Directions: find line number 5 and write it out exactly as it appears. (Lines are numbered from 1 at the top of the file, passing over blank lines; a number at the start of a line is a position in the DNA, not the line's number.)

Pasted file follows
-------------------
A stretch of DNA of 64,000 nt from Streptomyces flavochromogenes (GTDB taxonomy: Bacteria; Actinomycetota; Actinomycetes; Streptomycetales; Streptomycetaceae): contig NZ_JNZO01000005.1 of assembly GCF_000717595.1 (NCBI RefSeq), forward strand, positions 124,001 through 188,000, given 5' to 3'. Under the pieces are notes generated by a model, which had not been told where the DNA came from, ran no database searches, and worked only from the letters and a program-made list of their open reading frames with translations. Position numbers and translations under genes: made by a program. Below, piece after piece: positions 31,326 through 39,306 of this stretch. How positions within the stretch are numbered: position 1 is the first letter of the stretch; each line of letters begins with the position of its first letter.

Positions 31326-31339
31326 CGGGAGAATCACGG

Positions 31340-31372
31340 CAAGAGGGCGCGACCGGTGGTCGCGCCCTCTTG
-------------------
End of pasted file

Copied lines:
31340 CAAGAGGGCGCGACCGGTGGTCGCGCCCTCTTG